Two Shades of Grey – in the Data Center

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We live in a very colorful world.  However, when you step into the electrical equipment room in most data centers, you usually find one dominant color: grey. To be more precise, there are actually two shades of grey, ANSI 49 and ANSI 61.  Given the spectrum of possible colors, why is grey the standard?

To understand why grey is the standard, the origins of electrical equipment, specifically switchgear, should be considered.  The most primitive forms of switchgear, such as knife switches, are as old as electricity generation, dating back to the nineteenth century.  As the electrical utility industry evolved to accommodate rapidly escalating power levels and voltages, switchgear followed the industry trends and standards to keep pace.  As the utility market standardized equipment on the color grey, so did switchgear.

Today, specific color standards have been identified by leading trade associations. The American National Standards Institute (ANSI) and the Institute of Electrical and Electronics Engineers (IEEE) defined the standard for metal enclosed low voltage power circuit breaker switchgear via the 2002 edition of C37.20.1: The preferred color for the finish on switchgear assemblies shall be light gray No. 61 in accordance with ASTM D1535-1997.

While switchgear color is based on the standards of the utility industry, switchgear in a data center could be any color. However, even with paint color options available, most still choose the standard grey.  Several reasons dictate this selection.


One of the strongest motivators is cost. Painting of electrical distribution equipment is a lengthy process, involving multiple stages of cleaning, phosphatizing, paint application, and thermal curing.  Further, strict quality control measures are used to assure the consistent attributes of the cured paint.  Specific paint properties need to be retained, including hardness adhesion, gloss, film thickness, and humidity tolerance.  To meet these requirements, the paint application process has been standardized, leading to the standardization of the color as well.  However, switchgear can be painted special colors to meet a customer’s specifications by adding another step to the paint process – which adds cost, complexity and lead time.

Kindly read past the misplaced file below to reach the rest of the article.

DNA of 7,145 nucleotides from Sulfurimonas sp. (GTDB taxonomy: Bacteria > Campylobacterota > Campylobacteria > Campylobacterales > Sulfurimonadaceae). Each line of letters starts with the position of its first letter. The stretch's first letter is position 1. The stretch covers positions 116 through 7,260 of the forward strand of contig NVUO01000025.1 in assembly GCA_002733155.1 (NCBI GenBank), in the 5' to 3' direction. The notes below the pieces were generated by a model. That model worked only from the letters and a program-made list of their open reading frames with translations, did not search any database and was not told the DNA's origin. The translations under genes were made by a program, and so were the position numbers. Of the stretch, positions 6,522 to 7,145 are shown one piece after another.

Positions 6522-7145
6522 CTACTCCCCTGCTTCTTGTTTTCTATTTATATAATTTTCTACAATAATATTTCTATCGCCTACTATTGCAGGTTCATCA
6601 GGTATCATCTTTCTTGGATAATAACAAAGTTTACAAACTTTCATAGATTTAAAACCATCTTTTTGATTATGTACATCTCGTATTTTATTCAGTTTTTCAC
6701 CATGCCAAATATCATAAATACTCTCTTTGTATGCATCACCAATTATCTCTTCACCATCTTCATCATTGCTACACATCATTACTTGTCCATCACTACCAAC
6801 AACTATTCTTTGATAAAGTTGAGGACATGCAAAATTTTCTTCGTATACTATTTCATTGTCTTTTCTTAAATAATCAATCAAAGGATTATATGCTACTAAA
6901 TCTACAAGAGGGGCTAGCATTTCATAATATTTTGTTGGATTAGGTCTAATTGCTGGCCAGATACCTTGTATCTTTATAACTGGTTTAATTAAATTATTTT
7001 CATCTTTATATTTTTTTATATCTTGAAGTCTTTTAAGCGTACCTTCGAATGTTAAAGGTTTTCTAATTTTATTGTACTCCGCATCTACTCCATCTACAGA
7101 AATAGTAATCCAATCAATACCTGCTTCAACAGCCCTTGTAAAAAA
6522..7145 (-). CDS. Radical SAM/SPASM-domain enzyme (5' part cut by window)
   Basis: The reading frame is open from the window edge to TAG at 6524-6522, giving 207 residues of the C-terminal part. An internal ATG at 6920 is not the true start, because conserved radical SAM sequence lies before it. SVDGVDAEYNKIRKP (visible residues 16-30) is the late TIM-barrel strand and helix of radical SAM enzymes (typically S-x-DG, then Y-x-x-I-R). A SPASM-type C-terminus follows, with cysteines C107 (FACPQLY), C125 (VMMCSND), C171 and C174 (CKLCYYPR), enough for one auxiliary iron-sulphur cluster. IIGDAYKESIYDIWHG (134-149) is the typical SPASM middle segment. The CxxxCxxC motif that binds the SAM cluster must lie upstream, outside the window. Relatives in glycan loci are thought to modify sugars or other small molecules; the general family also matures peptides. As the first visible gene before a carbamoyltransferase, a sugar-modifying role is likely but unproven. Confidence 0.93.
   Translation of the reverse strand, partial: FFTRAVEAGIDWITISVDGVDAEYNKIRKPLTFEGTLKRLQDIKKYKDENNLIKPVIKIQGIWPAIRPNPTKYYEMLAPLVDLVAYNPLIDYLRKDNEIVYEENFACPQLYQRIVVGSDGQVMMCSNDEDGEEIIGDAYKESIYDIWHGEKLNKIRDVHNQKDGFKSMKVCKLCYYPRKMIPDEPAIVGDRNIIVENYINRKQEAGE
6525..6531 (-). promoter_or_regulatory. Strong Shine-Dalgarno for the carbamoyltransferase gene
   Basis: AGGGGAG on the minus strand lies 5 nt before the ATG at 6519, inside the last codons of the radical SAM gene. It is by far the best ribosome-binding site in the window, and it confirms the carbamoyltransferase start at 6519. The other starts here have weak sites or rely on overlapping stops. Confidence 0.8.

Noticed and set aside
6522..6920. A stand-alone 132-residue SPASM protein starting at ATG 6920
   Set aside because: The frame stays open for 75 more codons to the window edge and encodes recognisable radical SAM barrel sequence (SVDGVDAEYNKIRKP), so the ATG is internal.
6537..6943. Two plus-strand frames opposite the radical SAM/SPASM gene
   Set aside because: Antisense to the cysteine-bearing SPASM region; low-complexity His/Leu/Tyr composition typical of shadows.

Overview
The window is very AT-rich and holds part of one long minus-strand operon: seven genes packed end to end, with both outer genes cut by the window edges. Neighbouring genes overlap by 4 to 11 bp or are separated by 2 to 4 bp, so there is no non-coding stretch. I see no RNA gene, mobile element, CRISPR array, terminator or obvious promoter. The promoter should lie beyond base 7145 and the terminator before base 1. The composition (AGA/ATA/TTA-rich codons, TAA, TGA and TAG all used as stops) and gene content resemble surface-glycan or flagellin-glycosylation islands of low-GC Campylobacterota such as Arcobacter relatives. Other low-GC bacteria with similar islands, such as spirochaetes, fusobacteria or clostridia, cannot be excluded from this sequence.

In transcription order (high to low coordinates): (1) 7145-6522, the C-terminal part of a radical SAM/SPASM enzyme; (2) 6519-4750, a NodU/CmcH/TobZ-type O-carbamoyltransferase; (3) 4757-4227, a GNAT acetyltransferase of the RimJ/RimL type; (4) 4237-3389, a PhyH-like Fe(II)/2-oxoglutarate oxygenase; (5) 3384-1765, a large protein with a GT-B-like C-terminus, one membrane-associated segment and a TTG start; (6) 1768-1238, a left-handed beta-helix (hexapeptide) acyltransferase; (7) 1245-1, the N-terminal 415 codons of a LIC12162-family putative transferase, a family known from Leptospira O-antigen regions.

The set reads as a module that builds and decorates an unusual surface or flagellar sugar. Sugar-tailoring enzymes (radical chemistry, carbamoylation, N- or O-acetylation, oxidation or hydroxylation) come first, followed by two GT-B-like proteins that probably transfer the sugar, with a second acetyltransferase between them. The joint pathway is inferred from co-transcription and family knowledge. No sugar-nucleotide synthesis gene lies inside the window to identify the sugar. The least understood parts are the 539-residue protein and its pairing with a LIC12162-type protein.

From an aesthetics perspective, some specifically choose grey products to assimilate with other equipment.  Because most manufacturers standardize on grey, products from various vendors integrate and blend together more seamlessly with shades of grey. Still, some in the data center space recognize the need and purpose for color.  For instance, certain cloud provider locations have brightly painted pipe lines because it is visually appealing and provides a designation as to which one is which.

With its roots in the utility industry, electrical distribution equipment has dramatically evolved over the past 100 years.  Yet, its color remains the same. As the data center industry influences the innovations of power equipment, perhaps it can also add color as well.

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